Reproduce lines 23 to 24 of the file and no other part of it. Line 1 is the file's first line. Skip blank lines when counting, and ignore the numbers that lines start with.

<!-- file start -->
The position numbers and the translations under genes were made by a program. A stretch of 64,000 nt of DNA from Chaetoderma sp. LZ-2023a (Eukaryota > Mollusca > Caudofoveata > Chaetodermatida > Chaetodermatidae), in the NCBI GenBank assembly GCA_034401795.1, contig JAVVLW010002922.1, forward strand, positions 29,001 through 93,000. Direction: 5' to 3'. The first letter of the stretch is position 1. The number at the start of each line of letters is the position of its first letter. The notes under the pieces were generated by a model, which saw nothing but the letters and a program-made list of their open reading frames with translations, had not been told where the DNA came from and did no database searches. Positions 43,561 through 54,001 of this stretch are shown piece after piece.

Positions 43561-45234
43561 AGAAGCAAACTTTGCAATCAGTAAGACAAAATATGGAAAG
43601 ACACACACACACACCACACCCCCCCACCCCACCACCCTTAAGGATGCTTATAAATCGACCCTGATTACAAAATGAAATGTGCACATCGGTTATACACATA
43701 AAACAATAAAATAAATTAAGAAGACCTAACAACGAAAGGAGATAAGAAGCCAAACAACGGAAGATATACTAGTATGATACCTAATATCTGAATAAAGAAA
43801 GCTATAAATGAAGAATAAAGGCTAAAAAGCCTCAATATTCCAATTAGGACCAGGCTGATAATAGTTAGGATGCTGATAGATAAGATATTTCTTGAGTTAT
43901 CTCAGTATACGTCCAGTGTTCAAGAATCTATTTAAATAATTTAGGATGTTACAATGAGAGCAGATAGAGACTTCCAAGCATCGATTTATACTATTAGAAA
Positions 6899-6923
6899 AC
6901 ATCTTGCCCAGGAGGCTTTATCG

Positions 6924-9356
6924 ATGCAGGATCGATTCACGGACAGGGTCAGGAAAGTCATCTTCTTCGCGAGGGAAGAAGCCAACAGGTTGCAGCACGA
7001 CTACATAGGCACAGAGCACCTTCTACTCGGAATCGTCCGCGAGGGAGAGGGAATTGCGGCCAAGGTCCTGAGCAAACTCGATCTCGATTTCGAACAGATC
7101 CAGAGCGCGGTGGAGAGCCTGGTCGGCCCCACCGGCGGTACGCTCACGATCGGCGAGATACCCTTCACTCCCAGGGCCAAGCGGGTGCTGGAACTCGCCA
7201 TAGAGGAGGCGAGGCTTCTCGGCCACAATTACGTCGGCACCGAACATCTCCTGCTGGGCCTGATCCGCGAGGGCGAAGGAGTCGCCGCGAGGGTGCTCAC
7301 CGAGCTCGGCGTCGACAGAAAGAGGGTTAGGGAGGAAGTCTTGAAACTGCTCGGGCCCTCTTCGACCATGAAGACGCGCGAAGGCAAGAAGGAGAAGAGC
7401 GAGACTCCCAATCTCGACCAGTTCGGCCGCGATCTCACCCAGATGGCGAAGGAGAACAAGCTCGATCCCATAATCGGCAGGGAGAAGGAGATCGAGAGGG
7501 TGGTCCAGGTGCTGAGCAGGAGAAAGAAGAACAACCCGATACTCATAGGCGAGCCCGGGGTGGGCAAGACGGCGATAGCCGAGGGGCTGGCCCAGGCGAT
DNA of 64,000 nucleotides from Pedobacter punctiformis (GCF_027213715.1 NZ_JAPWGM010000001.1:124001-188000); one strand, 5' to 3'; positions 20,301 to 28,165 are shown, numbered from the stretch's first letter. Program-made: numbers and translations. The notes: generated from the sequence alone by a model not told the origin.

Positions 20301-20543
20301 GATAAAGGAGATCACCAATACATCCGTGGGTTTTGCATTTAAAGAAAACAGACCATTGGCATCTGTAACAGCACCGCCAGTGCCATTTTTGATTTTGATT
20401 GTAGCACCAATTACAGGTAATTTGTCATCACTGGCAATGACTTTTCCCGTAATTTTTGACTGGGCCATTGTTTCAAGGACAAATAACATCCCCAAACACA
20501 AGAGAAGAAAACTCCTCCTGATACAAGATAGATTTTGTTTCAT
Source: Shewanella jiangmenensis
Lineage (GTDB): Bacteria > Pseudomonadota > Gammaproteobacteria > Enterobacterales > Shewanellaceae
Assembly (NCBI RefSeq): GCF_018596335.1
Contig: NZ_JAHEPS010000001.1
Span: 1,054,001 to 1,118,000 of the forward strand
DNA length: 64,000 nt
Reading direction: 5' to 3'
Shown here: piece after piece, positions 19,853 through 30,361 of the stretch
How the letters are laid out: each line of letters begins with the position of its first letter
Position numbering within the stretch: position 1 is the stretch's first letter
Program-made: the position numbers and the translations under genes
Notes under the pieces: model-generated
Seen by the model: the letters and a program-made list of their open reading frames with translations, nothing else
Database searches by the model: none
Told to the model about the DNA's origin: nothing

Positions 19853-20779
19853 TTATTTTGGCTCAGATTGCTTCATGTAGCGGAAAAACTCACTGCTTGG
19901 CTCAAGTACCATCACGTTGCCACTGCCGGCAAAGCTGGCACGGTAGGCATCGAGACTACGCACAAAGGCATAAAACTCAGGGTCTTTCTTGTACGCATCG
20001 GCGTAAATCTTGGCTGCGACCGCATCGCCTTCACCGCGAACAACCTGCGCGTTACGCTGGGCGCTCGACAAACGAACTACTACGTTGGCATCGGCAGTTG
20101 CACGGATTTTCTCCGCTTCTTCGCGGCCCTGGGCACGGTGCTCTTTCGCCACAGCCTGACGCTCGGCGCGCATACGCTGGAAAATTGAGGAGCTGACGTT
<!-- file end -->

20501 AGAGAAGAAAACTCCTCCTGATACAAGATAGATTTTGTTTCAT
Source: Shewanella jiangmenensis